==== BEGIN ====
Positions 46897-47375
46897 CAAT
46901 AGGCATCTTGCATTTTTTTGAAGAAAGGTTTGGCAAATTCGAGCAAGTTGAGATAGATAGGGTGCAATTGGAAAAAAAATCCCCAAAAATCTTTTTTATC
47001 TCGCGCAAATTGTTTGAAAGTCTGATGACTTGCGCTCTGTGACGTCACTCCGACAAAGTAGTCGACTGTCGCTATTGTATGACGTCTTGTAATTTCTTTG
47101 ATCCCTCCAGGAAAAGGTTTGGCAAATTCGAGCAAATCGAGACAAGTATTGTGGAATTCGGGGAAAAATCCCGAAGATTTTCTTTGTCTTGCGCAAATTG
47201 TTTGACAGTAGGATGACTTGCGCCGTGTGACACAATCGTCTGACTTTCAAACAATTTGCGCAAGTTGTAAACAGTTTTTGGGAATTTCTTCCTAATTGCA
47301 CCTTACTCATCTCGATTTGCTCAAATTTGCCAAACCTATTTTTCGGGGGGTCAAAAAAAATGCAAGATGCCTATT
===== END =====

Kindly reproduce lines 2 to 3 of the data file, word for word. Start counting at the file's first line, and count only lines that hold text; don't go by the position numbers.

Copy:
46897 CAAT
46901 AGGCATCTTGCATTTTTTTGAAGAAAGGTTTGGCAAATTCGAGCAAGTTGAGATAGATAGGGTGCAATTGGAAAAAAAATCCCCAAAAATCTTTTTTATC